New Info: Goldman Really Was In Trouble
Salvation came on November 25, a few days after Goldman’s stock price plunged to $52 a share, down from the year’s high of $200 and the lowest price the company had seen since it went public. Again, the white knight was the government. It turned out that Goldman’s conversion to a garden-variety bank-holding company offered an amazing advantage: Goldman now had access to incredibly cheap money. Exploiting its new status, Goldman became the first financial institution to sell $5 billion in government-backed bonds through the Federal Deposit Insurance Corporation, which allowed Goldman to start doing deals when the markets were at a near standstill. “Goldman was desperate for it,” says a prominent Goldman alumnus. “Everybody knows it. Those FDIC notes they got were lifesaving because they couldn’t issue any debt. If it had gone on another week or two, Goldman would have failed, they would have gone the way of Lehman, and you’d be talking about Lloyd the way you talk about [Lehman CEO] Dick Fuld.”
Joe Hagan’s new piece in New York magazine brings out a lot of excellent new information, but the most interesting from my point of view is his insight about the period after the AIG bailout and before the announcement of the new FDIC lending program. It seems things were worse than even I thought at the bank, with then-COO John Winkelreid putting up his Nantucket house for sale in order to raise quick cash and management discussing taking the company private to avoid catastrophe. Hagan describes a bank that was in crisis, its share price plummeting to $47, one that was really rescued by the FDIC program, which made bank holding companies (which Goldman had just become, thanks to a hurried conversion) eligible for billions in government-backed lending.
Hagan also includes this detail, about what’s happening with recruitment at Goldman:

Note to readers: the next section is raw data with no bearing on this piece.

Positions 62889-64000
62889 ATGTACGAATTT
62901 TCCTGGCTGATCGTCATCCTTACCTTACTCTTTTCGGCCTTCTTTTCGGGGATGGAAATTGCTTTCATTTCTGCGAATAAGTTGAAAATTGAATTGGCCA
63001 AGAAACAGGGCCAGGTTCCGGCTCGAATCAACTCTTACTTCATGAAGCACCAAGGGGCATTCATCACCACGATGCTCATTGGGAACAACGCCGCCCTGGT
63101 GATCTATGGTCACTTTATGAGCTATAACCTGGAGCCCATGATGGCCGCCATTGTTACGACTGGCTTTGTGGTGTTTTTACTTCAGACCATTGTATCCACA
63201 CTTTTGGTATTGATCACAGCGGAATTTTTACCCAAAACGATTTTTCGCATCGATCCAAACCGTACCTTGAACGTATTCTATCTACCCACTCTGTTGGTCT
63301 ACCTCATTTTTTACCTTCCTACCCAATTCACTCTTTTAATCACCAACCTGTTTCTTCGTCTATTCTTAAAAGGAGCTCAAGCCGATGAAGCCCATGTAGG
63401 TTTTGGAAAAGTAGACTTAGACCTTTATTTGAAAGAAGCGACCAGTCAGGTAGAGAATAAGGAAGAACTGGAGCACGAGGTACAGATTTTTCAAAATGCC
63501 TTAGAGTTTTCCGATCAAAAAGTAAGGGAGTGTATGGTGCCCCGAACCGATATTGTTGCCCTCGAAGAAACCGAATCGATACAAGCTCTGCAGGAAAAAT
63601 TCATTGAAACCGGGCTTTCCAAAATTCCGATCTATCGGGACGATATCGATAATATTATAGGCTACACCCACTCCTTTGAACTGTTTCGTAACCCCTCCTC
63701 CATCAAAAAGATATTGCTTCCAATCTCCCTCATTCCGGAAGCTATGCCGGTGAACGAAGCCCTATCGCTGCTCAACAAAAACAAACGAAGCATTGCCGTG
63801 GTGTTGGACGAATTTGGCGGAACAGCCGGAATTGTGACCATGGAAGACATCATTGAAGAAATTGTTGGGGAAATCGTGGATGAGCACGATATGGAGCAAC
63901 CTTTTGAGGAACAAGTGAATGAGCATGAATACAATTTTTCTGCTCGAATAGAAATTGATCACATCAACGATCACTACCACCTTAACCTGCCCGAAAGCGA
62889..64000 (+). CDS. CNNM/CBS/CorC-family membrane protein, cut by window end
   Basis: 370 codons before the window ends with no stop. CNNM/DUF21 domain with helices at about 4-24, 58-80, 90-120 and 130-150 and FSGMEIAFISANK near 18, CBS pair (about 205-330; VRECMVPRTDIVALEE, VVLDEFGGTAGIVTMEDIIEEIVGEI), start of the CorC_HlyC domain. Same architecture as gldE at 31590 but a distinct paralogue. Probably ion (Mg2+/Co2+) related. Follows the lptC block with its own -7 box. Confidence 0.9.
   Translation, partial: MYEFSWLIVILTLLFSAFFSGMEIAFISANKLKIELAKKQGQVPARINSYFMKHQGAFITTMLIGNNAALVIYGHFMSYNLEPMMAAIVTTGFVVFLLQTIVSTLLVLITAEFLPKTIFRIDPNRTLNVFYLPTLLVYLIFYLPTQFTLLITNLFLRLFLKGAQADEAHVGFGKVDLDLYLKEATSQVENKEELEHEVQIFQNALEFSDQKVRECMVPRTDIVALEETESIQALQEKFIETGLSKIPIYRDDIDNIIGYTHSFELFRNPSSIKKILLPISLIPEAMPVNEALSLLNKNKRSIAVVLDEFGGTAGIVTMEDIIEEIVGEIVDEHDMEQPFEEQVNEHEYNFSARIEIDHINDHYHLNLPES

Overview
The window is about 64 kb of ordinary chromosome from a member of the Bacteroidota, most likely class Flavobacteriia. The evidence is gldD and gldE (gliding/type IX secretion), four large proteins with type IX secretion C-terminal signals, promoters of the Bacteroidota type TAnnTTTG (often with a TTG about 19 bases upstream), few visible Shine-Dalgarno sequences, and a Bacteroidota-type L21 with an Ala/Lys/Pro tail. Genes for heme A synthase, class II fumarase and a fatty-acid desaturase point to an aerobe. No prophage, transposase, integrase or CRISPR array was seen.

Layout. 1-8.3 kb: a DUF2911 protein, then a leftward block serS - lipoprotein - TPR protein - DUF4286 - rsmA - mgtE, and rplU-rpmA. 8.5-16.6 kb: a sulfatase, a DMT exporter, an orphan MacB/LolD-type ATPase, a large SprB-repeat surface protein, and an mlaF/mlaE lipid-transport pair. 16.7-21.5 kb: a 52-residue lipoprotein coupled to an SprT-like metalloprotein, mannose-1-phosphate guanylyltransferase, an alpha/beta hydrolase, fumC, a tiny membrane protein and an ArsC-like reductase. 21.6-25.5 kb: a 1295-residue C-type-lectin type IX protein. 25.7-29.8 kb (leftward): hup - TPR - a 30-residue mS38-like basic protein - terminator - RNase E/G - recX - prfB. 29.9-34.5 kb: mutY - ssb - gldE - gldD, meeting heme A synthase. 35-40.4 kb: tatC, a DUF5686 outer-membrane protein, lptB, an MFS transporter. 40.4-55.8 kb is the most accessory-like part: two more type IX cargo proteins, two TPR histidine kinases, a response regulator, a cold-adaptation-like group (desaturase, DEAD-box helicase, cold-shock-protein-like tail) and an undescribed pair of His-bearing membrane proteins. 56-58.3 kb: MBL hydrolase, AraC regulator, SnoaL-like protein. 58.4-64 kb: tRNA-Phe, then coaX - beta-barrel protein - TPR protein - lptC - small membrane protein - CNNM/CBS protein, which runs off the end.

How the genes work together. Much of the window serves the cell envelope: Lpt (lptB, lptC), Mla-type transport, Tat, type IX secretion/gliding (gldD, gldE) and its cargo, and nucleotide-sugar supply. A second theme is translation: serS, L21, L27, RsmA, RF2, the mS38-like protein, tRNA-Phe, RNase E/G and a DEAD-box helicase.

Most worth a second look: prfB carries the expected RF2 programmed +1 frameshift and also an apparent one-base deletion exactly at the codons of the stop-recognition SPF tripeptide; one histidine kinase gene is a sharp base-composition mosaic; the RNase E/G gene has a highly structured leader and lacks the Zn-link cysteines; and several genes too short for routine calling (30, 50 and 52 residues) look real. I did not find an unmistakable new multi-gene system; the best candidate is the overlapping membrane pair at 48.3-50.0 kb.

Now that the firm is viewed as a virtual rogue state with interests contrary to the greater good, Goldman might attract a different breed of recruit—less Robert Rubin, more Gordon Gekko. Or fewer recruits in general: A human-resources executive at Goldman Sachs, Edith Cooper, says she counted about 20 percent fewer people at recent on-campus recruitment seminars.
I should have something to add to that end of the story later this week. In the meantime, Hagan’s piece undermines a lot of the arguments Goldman has been offering in its defense of late. Of particular interest is his reporting about Goldman’s financial health at the time of the bailouts.
I was on a radio show a few weeks back with a hedge-fund manager, a Goldman apologist, who insisted on the air that Goldman would actually have made more money if AIG hadn’t been rescued, because the bank was properly hedged against AIG’s collapse. My argument in return was a weak one — all I said was something like, “Then why take the money?” — and it wasn’t until the show was over that I realized the proper response to that argument was just, “Bullshit!” Goldman has been making that argument ever since the AIG bailout, but it has never come out and identified that magical counterparty or counterparties who’d have been able to come up with $20 billion after a system-wide financial collapse.
No, the reason Goldman needed state money via the AIG bailout is that in the midst of that financial hurricane, the government was the only entity anyone could bank on being liquid enough after the storm to cover Goldman’s losses. As Hagan put it:
Not a single Wall Street executive I spoke with, including several Goldman Sachs alumni, believe those hedges would have survived an overall collapse of the financial system. A large loss would have been inevitable as lending evaporated, and Goldman Sachs would have struggled to shrink the company to a fraction of its size overnight. But the most glaring argument against Goldman is Goldman’s own: If AIG’s biggest and most important bank customer was hedged against losses in AIG, as it claims, why did the government need to pay Goldman Sachs the full $13 billion?
All of this is fodder, specifically, for the debate about the profits Goldman and other banks have just reported. If these organizations really were on the brink of collapse last year, and would have died without massive government intervention, what does that say about the giant bonuses they’re paying themselves now? I think for one it says that the state rolled over when it should have either imposed long-term compensation restrictions or simply taken these banks over temporarily (as the U.S. would have recommended in any third-world country facing similar problems). It also says that these bankers are, well, nuts. Saved from disaster, they turned the ship around and headed right back for the iceberg.